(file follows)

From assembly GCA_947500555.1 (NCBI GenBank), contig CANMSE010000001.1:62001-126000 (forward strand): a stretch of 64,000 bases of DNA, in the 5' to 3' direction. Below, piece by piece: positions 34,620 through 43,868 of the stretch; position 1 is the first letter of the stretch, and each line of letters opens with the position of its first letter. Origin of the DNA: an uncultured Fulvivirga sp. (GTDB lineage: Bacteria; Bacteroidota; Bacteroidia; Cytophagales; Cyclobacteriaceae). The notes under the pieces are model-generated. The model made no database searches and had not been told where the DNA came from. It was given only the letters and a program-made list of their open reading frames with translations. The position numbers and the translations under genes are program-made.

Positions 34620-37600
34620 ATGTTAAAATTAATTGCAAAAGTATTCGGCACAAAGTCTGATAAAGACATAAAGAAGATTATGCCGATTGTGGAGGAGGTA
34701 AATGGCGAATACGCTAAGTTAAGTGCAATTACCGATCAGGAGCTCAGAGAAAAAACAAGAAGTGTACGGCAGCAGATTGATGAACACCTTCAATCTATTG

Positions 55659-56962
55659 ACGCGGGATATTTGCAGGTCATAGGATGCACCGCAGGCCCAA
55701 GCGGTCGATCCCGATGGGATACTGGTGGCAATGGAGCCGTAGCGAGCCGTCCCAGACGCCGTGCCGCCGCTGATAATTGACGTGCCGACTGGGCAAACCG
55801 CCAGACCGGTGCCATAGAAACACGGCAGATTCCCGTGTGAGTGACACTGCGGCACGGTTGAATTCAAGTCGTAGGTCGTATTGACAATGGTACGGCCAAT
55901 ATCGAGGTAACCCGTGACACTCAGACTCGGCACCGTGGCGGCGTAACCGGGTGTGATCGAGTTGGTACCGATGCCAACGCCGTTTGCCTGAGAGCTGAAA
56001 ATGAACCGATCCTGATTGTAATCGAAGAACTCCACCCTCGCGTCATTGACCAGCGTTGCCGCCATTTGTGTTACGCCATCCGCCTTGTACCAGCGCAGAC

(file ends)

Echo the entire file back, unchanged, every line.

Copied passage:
From assembly GCA_947500555.1 (NCBI GenBank), contig CANMSE010000001.1:62001-126000 (forward strand): a stretch of 64,000 bases of DNA, in the 5' to 3' direction. Below, piece by piece: positions 34,620 through 43,868 of the stretch; position 1 is the first letter of the stretch, and each line of letters opens with the position of its first letter. Origin of the DNA: an uncultured Fulvivirga sp. (GTDB lineage: Bacteria; Bacteroidota; Bacteroidia; Cytophagales; Cyclobacteriaceae). The notes under the pieces are model-generated. The model made no database searches and had not been told where the DNA came from. It was given only the letters and a program-made list of their open reading frames with translations. The position numbers and the translations under genes are program-made.

Positions 34620-37600
34620 ATGTTAAAATTAATTGCAAAAGTATTCGGCACAAAGTCTGATAAAGACATAAAGAAGATTATGCCGATTGTGGAGGAGGTA
34701 AATGGCGAATACGCTAAGTTAAGTGCAATTACCGATCAGGAGCTCAGAGAAAAAACAAGAAGTGTACGGCAGCAGATTGATGAACACCTTCAATCTATTG

Positions 55659-56962
55659 ACGCGGGATATTTGCAGGTCATAGGATGCACCGCAGGCCCAA
55701 GCGGTCGATCCCGATGGGATACTGGTGGCAATGGAGCCGTAGCGAGCCGTCCCAGACGCCGTGCCGCCGCTGATAATTGACGTGCCGACTGGGCAAACCG
55801 CCAGACCGGTGCCATAGAAACACGGCAGATTCCCGTGTGAGTGACACTGCGGCACGGTTGAATTCAAGTCGTAGGTCGTATTGACAATGGTACGGCCAAT
55901 ATCGAGGTAACCCGTGACACTCAGACTCGGCACCGTGGCGGCGTAACCGGGTGTGATCGAGTTGGTACCGATGCCAACGCCGTTTGCCTGAGAGCTGAAA
56001 ATGAACCGATCCTGATTGTAATCGAAGAACTCCACCCTCGCGTCATTGACCAGCGTTGCCGCCATTTGTGTTACGCCATCCGCCTTGTACCAGCGCAGAC